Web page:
There really should be a lot more terrorist attacks in the US, but there aren’t

If you had to come up with a recipe for a terrorist attack or an extremist movement what would you include? To my mind there are a number of ingredients that must be there in order for the finished product to succeed.  These are, among other things, a sense of grievance/anger, an identified target (meaning a person or a country, not a place), a multiplicity of places that are easy to gain access to, and a relatively simple weapon to use.  If all these are present it is more or less straightforward to go ahead and target something or other.

In this light, and if my calculations are correct, then the US should be beset by terrorist attacks all the time, whether the motivation is Islamist or far right or whatever (although I will focus solely on the former here).  The fact that attacks of this nature are seldom planned, and even less frequently successful, does say a lot about terrorism in North America (Canada is a much rarer locus for terrorism for reasons that I hope will become clear in a bit).

Let us return first to that recipe I provided.  All the necessary elements are there when it comes to the US, namely:

a) almost everyone in the Muslim world hates the US for a whole bunch of reasons: its support for Israel, its support for autocratic regimes like Egypt and Saudi Arabia, its meddling in the region (invading Iraq and Afghanistan, drone strikes, etc.) and the Trump Administration’s anti-Islamic immigration policy.  Lots of grounds for grievances there.

b) the US is often referred to as the ‘head of the snake’ by Islamist extremist groups, is always at the top of the list for them, and has in fact been successfully targeted on several occasions (Boston, San Bernardino, Orlando, Fort Hood, 9/11…).  Islamist extremist groups want nothing more than to hit the US again.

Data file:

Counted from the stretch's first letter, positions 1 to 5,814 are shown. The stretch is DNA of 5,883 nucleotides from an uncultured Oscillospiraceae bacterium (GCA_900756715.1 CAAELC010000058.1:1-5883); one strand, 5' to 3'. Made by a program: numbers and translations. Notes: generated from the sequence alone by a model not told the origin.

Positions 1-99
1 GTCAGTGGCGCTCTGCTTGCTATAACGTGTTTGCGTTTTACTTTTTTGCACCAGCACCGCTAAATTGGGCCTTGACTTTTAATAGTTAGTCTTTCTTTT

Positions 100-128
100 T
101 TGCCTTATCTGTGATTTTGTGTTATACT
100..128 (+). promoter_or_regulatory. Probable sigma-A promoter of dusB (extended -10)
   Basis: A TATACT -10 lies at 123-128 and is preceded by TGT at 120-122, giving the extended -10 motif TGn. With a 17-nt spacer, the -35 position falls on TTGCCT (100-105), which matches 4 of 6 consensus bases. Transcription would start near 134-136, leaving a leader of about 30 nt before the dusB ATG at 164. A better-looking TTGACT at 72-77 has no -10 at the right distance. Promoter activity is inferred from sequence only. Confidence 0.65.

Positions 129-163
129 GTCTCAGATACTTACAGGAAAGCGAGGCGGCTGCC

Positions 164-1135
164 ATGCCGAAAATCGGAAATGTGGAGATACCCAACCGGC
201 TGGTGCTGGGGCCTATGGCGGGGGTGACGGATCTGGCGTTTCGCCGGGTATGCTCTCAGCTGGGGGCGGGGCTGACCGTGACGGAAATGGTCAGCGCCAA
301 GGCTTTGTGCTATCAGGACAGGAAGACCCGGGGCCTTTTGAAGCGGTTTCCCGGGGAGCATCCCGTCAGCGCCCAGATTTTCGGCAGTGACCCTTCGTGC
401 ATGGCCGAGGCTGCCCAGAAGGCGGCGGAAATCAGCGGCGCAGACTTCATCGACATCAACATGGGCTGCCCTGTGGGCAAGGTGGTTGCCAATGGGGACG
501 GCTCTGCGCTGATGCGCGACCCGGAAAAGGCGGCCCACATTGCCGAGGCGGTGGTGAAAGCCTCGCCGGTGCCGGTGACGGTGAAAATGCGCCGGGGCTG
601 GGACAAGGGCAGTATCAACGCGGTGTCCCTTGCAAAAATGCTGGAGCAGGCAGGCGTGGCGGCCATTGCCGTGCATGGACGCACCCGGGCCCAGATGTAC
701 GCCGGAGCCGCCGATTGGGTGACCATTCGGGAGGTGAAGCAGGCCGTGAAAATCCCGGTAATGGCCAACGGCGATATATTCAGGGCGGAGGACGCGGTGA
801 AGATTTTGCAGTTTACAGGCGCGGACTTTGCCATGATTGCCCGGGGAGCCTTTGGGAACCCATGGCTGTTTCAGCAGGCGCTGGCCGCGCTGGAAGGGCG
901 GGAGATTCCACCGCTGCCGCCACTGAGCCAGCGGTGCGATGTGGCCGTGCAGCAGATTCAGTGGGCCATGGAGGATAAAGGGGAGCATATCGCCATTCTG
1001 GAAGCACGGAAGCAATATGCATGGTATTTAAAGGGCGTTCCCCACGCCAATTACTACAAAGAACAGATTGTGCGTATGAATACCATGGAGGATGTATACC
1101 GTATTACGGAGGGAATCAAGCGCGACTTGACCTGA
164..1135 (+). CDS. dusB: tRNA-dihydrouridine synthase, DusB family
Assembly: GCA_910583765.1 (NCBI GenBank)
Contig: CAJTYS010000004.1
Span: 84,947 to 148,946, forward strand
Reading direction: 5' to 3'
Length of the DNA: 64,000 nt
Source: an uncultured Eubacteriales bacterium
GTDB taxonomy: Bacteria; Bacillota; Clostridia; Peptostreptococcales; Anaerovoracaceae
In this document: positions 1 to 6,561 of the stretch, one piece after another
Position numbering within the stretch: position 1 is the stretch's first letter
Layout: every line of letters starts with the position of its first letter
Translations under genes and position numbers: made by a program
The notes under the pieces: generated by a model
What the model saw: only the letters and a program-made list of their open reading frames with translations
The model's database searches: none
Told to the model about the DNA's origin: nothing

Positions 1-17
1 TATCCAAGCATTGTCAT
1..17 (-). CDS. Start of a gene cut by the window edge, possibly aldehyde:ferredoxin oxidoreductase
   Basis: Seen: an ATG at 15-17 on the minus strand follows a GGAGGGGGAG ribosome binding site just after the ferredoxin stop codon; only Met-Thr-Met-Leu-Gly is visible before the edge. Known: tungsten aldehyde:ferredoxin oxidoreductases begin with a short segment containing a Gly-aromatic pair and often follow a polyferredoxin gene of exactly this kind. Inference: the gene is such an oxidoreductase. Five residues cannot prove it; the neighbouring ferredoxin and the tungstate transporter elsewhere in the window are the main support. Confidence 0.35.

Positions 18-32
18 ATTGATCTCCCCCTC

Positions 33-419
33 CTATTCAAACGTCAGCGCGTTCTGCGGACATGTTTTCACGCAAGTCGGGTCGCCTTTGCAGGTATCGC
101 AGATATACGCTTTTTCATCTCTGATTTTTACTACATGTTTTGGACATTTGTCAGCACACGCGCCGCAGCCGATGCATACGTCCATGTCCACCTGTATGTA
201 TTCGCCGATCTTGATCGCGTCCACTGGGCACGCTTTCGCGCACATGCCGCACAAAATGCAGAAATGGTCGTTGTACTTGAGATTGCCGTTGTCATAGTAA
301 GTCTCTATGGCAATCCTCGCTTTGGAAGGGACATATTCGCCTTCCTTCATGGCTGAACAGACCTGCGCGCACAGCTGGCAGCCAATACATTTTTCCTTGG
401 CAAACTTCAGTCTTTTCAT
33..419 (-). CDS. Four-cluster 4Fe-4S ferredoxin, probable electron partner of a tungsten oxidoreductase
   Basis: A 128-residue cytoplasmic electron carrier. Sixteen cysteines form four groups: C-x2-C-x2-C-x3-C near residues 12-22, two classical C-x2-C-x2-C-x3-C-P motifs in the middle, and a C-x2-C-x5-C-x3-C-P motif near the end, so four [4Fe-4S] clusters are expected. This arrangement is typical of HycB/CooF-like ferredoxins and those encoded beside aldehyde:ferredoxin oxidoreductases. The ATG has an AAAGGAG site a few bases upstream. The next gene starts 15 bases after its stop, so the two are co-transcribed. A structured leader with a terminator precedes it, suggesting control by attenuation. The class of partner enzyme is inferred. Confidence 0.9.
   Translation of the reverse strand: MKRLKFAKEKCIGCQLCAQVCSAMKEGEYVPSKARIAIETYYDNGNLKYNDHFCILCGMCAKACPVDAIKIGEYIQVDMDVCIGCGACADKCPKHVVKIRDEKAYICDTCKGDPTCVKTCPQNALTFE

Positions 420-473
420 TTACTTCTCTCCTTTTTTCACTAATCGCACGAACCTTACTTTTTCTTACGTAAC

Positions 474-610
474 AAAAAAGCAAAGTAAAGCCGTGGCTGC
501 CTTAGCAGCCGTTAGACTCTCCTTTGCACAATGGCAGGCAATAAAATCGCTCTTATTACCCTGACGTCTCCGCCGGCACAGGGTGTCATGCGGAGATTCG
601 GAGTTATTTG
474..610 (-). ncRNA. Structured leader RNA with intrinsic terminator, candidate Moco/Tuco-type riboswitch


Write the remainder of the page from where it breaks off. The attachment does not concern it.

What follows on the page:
c) the US is a target rich environment.  Whether we are talking about high profile sites such as the World Trade Center and the Pentagon or popular entertainment venues like Disneyland there is no shortage of places to attack.  It is impossible after all to protect everything.

d) Even if the most recent trend in terrorism is the use of cars and trucks to mow down pedestrians  the US is also the land where you can get a gun, or an assault weapon, more easily than you can buy a beer.  The country is awash in firearms, laws are a joke, and a smart terrorist would choose to act in the US since anyone can do a lot of damage in a very short time with a gun (cf. what happened in Las Vegas last October and that was NOT a terrorist act).

With all these ingredients available, why then do we not see more terrorist attacks in the US?  I would  like to offer three possible partial explanations:

  1. President Trump’s views notwithstanding (NB I will address this in another blog), US security and law enforcement agencies are really good at what they do.  The FBI regularly foils plots and Customs and Border Patrol does a good job of weeding out terrorist wannabe immigrants.  The system works and works well.
  2. There appears to be a tremendous lack of imagination on the part of most would be terrorists.  If they only knew what was possible they would be more successful.  The bottom line is that most terrorists are stupid: we should hope they remain that way.
  3. The US is lucky.  All of our intelligence and best practices aside, we are just fortunate to date.  There is no guarantee that this streak will continue.  Americans will have to remain vigilant for a very long time since the terrorist recipe ingredients show no signs of changing.

One conclusion that stands out from this analysis is that terrorism in the US (and Canada) is a rare beast.  Despite all the reasons why there should be more attacks and more carnage there is not.  From that I infer that terrorism is, and most likely will stay, an infrequent act of violence.  Ordinary violence will supercede terrorist violence forever, unless something unexpected happens.  So, terrorism does not pose the existential threat some claim it does.  It is a threat, very real and very serious, but far from catastrophic.  We might want to remember that when we create our counter terrorism policies and practices.

By Phil Gurski

Phil Gurski is the President and CEO of Borealis Threat and Risk Consulting Ltd. Phil is a 32-year veteran of CSE and CSIS and the author of six books on terrorism.

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